Unilever is set to sell its peanut butter brand Skippy to Hormel Foods for $700 million. The acquisition will expand Hormel’s product offerings and will give the company greater exposure into international markets. Sales of Skippy peanut butter in China alone represent $100 million of Skippy’s total annual sales of $370 million. Included in the transaction were production plants located in Little Rock, Arkansas and Weifang, China.
Avis Budget Group recently announced that it was purchasing car-sharing service Zipcar. Zipcar will continue to operate as a subsidiary of Avis and “should realize significant savings on things like vehicle purchases and insurance, while being able to tap Avis’s fleet to meet demands on weekends when it is often short of cars.” The purchase, valued at $500 million, validates the car-sharing segment of the car rental market. Reaction to the deal has been mixed, with many pointing out that it should help make Zipcar more profitable, while others are concerned that the company’s innovative spirit and consumer friendly service model would become stifled by the more regimented atmosphere of the purchaser’s infrastructure.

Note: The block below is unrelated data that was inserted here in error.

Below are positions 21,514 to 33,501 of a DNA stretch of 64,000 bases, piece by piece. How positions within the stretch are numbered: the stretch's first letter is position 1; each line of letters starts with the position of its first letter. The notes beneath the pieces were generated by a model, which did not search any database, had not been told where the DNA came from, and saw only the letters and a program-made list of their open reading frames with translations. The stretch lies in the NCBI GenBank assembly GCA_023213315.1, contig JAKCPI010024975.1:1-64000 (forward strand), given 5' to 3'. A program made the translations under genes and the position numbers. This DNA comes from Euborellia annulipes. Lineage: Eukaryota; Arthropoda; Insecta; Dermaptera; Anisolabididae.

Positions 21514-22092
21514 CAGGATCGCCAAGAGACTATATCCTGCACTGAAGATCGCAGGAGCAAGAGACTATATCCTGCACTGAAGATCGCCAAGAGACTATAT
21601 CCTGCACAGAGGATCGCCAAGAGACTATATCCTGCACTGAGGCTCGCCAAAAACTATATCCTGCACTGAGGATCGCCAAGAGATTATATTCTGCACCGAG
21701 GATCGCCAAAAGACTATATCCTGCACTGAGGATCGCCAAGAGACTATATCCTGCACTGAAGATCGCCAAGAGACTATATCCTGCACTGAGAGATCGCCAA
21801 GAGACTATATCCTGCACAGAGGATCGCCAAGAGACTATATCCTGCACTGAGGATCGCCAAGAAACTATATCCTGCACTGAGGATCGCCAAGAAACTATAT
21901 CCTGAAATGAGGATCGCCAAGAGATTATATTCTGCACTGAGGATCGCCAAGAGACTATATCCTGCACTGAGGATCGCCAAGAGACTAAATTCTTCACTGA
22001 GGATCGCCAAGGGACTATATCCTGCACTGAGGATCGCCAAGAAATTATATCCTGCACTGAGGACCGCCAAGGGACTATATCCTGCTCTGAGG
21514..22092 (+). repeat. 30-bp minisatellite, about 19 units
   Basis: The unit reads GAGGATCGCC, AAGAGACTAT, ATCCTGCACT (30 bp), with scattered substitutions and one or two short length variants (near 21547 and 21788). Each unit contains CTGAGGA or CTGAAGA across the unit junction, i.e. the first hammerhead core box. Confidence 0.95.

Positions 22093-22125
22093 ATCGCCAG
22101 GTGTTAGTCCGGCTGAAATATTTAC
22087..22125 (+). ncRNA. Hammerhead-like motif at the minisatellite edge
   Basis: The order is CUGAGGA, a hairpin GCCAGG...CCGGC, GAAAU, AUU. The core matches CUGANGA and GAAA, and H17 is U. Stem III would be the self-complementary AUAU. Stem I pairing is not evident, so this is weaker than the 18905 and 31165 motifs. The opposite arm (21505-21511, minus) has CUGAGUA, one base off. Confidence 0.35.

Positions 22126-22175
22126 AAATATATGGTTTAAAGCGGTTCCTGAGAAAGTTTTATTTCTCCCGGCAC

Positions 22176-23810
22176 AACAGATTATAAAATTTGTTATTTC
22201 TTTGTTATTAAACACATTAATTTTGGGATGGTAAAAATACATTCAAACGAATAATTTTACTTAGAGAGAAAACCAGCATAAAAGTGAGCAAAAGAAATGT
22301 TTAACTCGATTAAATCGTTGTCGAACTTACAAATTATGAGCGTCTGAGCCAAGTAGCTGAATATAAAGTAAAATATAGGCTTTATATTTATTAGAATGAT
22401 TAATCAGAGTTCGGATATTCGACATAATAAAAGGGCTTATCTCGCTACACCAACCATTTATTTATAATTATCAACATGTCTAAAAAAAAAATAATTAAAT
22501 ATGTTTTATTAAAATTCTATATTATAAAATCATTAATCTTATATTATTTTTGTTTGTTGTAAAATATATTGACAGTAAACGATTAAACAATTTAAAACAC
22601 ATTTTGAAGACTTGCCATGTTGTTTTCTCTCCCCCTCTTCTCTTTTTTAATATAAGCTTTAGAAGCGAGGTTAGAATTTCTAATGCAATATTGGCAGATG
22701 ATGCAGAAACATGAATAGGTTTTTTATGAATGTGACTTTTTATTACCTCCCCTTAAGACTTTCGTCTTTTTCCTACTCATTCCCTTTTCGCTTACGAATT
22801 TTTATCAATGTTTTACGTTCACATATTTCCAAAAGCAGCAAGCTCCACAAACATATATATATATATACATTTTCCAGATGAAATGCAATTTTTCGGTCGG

The company that owned the Deepwater Horizon oil rig recently agreed to pay $1.4 billion to the US Department of Justice in civil and criminal fines and penalties. The company not only owned the rig, but also operated it at the time of the disaster, during which time they “accepted the direction of BP well site leaders to proceed in the race of clear danger signs – at a tragic cost to many of them.” The settlement came as the federal government continued to close out the legal issues concerning the rig explosion and subsequent oil spill in the Gulf of Mexico. BP has already been determined to have carried much of the culpability for the disaster.
InterDigital has filed a complaint with the US International Trade Commission asking the ITC “to ban imports of certain handsets made by Samsung, Nokia, ZTE and Huawei, which it claims infringe seven of its patents.” InterDigital is claiming that the four rival companies are selling 3G and 4G wireless devices that infringe on a number of InterDigital’s patents. Corollary to the ITC complaint is a lawsuit filed by InterDigital in the US District Court for the District of Delaware seeking a “permanent sales ban on the related products and unspecified damages including enhanced damages based on its allegations of ‘wilful infringement’.”